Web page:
Wedding bells are ringing for Theseus and Hippolyta; but the real adventure lies with four Athenian lovers and a rag-tag group of amateur actors who encounter woodland fairies, with hilarious results. In Shakespeare’s exploration of love, this delightful work astounds at how mercurial the human heart has remained over the 400 years the life of this play has spanned, says Dennis McLernon.
Shows are at 7:30 p.m. nightly Oct. 18-21 and at 2 p.m. Oct. 22, in UAB’s Alys Stephens Performing Arts Center, Sirote Theatre. Tickets are $12 and $15, $6 for students, and $10 for UAB employees and senior citizens. For tickets, call 205-975-2787 or go to www.AlysStephens.org. Visit Theatre UAB online at www.uab.edu/cas/theatre.
Shakespeare crafts an exquisite set of worlds with distinctive and driven individuals in each within this single play, McLernon says. An enchanted forest is inhabited by immensely powerful natural spirits: Oberon the Fairy King and Titania the Fairy Queen. These two powerful forces are feuding and causing the seasons to spiral out of natural sequence. Jealousy and revenge provoke magic spells, creating havoc for all those who venture into their forest. And those ills that do befall them are compounded by the mischievous antics of Oberon’s sidekick-sprite, Puck.
In the mortal world are the lovers. On the eve of Duke Theseus’ wedding, the young lovers Hermia and Lysander decide to leave town through the woods and elope against the wishes of Hermia’s mother, Egeia. Jealous rival for Hermia’s affections, Demetrius, follows the lovers into the enchanted woods to claim his right for her hand. Helena, in love with Demetrius, follows him into the woods to try to win his heart. They all journey squarely into the conflict within the fairy world and are immediately caught up in spells, mistaken identity and cross purposes.
|“Elements seen in this play were first recorded in the ancient Greek comedies of Aristophanes, close to a millennium before Shakespeare used them. We see witty dialogue, slapstick humor, sexual innuendo, cross purposes and mistaken identity throughout this ingenious work.”|
A group of common laborers round out all the worlds colliding in this classic comedy, he says. These tradesmen are also a group of amateur actors rehearsing an entertainment to present for the Duke on his wedding day. Led by the blustery character Bottom, they choose to rehearse their theatrical enterprise in a clearing within the enchanted wood where Oberon and Titania are feuding. “The result of their interactions is ‘transformational,’” McLernon said.
“Through ‘Midsummer’s Night Dream,’ Shakespeare employs the entire panoply of classic comic convention and leads us hilariously through one starry summer night,” McLernon said. “Elements seen in this play were first recorded in the ancient Greek comedies of Aristophanes, close to a millennium before Shakespeare used them. We see witty dialogue, slapstick humor, sexual innuendo, cross purposes and mistaken identity throughout this ingenious work. These comic staples continue to regale us through the modern ages, from Chaplin to the Marx Brothers, and right up to ‘Saturday Night Live,’” McLernon said.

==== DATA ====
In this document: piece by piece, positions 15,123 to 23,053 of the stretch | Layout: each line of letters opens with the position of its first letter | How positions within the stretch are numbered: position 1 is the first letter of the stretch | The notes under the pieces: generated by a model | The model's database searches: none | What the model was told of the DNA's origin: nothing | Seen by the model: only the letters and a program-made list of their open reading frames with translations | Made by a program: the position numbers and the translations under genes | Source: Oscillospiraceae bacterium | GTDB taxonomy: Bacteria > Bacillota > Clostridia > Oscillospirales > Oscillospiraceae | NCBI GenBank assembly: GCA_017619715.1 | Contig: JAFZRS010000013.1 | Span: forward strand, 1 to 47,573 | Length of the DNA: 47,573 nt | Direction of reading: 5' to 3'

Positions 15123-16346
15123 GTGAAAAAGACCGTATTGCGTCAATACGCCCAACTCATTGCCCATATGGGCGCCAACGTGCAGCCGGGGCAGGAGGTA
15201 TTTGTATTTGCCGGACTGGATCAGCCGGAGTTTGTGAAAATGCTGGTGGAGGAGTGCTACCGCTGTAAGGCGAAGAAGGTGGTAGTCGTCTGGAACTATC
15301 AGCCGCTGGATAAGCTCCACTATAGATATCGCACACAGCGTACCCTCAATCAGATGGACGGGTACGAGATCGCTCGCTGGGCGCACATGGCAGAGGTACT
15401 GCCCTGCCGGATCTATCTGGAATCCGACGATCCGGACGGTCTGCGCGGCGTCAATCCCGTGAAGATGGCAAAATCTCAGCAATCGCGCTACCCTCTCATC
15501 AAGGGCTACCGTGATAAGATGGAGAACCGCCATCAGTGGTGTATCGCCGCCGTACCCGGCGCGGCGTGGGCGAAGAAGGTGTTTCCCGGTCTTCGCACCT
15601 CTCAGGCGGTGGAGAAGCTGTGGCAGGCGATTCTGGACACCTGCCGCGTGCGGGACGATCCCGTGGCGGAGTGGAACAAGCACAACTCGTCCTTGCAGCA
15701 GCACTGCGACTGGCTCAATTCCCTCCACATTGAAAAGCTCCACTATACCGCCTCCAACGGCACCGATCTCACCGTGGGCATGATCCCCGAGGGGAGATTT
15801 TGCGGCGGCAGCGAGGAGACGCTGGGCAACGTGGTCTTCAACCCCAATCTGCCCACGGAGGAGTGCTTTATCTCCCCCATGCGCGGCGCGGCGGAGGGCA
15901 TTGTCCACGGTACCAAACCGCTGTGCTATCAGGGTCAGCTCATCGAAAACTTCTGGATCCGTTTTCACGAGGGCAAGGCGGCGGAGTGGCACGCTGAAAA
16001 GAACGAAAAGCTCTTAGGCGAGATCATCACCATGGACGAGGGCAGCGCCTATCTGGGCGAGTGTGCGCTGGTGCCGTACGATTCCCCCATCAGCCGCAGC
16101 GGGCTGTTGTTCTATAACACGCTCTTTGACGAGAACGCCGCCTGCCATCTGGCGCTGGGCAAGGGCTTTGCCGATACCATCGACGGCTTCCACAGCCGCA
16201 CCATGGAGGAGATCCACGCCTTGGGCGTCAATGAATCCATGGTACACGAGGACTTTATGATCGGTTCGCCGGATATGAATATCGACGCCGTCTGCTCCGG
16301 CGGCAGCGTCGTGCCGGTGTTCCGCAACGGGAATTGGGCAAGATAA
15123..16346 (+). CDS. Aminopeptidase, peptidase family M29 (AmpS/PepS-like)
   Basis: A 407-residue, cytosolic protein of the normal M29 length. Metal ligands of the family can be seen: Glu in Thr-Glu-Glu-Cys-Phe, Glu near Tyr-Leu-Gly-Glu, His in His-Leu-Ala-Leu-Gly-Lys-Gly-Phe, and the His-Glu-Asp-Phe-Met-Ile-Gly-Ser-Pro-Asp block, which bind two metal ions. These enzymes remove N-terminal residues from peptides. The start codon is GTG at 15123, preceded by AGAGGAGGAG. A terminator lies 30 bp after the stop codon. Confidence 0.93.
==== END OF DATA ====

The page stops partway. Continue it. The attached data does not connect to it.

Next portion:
Accessibility and identification for the audience have been the key to the popularity of ‘Midsummer’ and of all the great comedies of Shakespeare.
“He provokes us to see ourselves,” McLernon said. “In his wonderful characters and the crises in which they struggle, we have the opportunity to see many of the foibles of our own human nature and take some time to reflect on our own comedic shortcomings. But in this journey, Shakespeare also grants us great benevolence by allowing us to be witness, through the resolutions of his plays, to the profound healing powers of love, forgiveness, grace, redemption and peace.”
Professor Marlene Johnson, MFA, is voice and text coach. The cast is Allie Nichols of Tupelo, Mississippi, as Hippolyta; Alyse Rosenblatt of Dallas, Texas, as Changeling; Anna Whitlock of Alabaster as Helena; Antonio Mitchell of Phenix City as Oberon; Ben Lundy of Fairhope as Lysander; Brady Grimm of Fairhope as Bottom; Brett Everingham and Jacob Salathe, both of Hoover, Diego Villanueva of Houston, and Victor Trotta of Montgomery as fairies; Brook Payne of Birmingham as Peaseblossom; Caitlin Plumb of Foley as Philostrate; Camilla Almond of Atlanta as Mustardseed; Chance Novalis of Madison as Demetrious; Elizabeth Forman of St. Petersburg, Florida, as Moth; Hayley Procacci of Hoover as Hermia; James Noah Duffy of Atlanta as Robin Starveling; Jenn Palmieri of Alpharetta, Georgia, as Peter Quince; Jesse Clark of Scottsboro as Snug; Joey Parker of Ocean Springs, Mississippi, as Francis Flute; Laurel Floen of Tampa as Dance Swing; Marissa Hebson of Pinson as Titania; Meredith Morse of Westerville, Ohio, as Cobweb; Rachel Biggs of Lubbock, Texas, as Puck; Tanier Dutton of Carbon Hill as Theseus; Tyler Stidham of Chelsea as Tom Snout; and Victoria Cruz of Birmingham as Egeus.
The crew includes Rita Pearson-Daley of Montgomery as stage manager; Jackson Perry of Hoover and Megan Smith of Brandon, Mississippi, as assistant stage managers; Noah D. Parsons of Pell City as lighting designer; Olivia Skillern of Madison as set designer; Phoebe Miller of Birmingham as costume designer; Caylin Cobb of Pelham as sound designer; Terencea Holtzclaw of Talladega and Olivia Bowles of Springville as wardrobe crew; Joseph Baude of Atlanta as light board operator; DeUndra Walker of Mobile as sound board operator; and Nia Evans of Birmingham and Kaylee Radney of Oxford as scenery and props crew.